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Algebra: Chapter 0 is a self-contained introduction to the main topics of algebra, suitable for a first sequence on the subject at the beginning graduate or upper undergraduate level. The primary distinguishing feature of the book, compared to standard textbooks in algebra, is the early introduction of categories, used as a unifying theme in the presentation of the main topics. A second feature consists of an emphasis on homological algebra: basic notions on complexes are presented as soon as modules have been introduced, and an extensive last chapter on homological algebra can form the basis for a follow-up introductory course on the subject. Approximately 1,000 exercises both provide adequate practice to consolidate the understanding of the main body of the text and offer the opportunity to explore many other topics, including applications to number theory and algebraic geometry. This will allow instructors to adapt the textbook to their specific choice of topics and provide the independent reader with a richer exposure to algebra. Many exercises include substantial hints, and navigation of the topics is facilitated by an extensive index and by hundreds of cross-references.
This textbook for second-year graduate students is intended as an introduction to differential geometry with principal emphasis on Riemannian geometry. Chapter I explains basic definitions and gives the proofs of the important theorems of Whitney and Sard. Chapter II deals with vector fields and differential forms. Chapter III addresses integration of vector fields and $p$-plane fields. Chapter IV develops the notion of connection on a Riemannian manifold considered as a means to define parallel transport on the manifold.The author also discusses related notions of torsion and curvature, and gives a working knowledge of the covariant derivative. Chapter V specializes on Riemannian manifolds by deducing global properties from local properties of curvature, the final goal being to determine the manifold completely. Chapter VI explores some problems in PDEs suggested by the geometry of manifolds. The author is well known for his significant contributions to the field of geometry and PDEs - particularly for his work on the Yamabe problem - and for his expository accounts on the subject. The text contains many problems and solutions, permitting the reader to apply the theorems and to see concrete developments of the abstract theory.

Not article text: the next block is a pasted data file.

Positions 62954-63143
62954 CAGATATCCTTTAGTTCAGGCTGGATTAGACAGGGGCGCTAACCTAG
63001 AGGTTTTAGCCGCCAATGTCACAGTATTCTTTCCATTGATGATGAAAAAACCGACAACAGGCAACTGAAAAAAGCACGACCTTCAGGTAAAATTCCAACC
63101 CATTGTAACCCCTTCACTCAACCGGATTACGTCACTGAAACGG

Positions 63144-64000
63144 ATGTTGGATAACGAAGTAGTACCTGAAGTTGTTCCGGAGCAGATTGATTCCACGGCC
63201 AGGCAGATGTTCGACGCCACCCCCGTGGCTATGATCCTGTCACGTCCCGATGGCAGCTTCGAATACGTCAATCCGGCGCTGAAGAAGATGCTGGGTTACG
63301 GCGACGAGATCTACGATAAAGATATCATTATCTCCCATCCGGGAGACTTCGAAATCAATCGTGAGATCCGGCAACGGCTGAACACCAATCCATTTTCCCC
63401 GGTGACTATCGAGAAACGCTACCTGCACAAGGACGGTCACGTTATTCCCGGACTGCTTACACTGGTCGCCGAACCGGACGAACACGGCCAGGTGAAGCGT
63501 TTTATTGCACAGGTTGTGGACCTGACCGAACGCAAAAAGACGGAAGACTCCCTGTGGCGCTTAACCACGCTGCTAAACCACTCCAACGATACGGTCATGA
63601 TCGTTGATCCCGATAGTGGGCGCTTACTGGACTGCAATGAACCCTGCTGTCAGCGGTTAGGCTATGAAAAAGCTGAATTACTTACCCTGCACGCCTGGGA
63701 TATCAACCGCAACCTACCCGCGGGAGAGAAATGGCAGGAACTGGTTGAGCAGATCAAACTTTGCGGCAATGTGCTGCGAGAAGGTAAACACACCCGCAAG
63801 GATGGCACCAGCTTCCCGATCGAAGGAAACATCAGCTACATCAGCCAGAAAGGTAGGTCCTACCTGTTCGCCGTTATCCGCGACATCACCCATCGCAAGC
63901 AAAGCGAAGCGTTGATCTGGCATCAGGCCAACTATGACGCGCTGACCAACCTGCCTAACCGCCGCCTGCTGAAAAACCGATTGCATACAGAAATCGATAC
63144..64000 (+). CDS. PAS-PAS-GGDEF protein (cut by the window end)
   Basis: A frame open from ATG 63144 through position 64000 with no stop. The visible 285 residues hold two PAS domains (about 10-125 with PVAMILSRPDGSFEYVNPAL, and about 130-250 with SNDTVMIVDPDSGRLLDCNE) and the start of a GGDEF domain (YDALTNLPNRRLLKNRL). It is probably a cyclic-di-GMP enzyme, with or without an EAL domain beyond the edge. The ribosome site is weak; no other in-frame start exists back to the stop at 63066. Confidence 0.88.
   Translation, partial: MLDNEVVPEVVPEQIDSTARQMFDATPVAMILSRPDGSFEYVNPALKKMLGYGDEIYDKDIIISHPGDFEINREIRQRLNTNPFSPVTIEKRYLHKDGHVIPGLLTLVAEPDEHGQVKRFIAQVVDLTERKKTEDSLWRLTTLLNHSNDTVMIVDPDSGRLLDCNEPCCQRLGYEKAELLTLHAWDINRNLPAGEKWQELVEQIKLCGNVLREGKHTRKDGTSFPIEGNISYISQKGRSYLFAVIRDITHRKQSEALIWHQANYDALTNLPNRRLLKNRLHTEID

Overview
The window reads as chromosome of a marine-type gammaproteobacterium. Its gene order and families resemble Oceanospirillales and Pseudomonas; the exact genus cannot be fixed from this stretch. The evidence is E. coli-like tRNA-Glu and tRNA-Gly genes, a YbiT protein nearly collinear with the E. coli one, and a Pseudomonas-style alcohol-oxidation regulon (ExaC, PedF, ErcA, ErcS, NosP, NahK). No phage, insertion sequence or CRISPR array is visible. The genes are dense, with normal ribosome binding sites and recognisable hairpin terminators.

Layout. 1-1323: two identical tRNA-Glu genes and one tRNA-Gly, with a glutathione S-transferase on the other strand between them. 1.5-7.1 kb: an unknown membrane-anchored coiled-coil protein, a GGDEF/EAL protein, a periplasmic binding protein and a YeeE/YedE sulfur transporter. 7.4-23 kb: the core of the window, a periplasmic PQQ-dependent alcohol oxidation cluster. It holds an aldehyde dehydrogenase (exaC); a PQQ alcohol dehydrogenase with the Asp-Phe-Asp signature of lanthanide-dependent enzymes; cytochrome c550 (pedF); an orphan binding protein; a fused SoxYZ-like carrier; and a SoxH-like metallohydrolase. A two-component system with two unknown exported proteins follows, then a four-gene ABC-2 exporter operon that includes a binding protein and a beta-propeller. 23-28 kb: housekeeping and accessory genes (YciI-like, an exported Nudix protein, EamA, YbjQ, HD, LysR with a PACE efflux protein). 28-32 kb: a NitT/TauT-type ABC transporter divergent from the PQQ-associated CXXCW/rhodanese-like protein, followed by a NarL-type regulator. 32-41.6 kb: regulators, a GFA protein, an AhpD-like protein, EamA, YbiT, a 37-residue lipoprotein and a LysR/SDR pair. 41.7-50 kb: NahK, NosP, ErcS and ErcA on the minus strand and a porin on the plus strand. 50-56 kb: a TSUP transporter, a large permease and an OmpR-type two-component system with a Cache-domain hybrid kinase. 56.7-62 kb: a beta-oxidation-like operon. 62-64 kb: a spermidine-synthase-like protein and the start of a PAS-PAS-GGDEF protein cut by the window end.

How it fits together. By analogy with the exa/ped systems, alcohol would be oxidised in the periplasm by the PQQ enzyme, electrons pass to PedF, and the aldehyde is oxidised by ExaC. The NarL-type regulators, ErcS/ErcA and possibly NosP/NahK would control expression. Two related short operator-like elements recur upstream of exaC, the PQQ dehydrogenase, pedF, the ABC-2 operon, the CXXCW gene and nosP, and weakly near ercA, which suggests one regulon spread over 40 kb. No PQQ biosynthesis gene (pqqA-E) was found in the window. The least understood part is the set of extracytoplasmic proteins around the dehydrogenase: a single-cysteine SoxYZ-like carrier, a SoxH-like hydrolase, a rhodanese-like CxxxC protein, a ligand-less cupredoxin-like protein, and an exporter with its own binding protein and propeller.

Relations between groups and sets, results and methods of abstract algebra in terms of number theory and geometry, and noncommutative and homological algebra. Solutions. 2006 edition.
This book is the second part of the new edition of Advanced Modern Algebra (the first part published as Graduate Studies in Mathematics, Volume 165). Compared to the previous edition, the material has been significantly reorganized and many sections have been rewritten. The book presents many topics mentioned in the first part in greater depth and in more detail. The five chapters of the book are devoted to group theory, representation theory, homological algebra, categories, and commutative algebra, respectively. The book can be used as a text for a second abstract algebra graduate course, as a source of additional material to a first abstract algebra graduate course, or for self-study.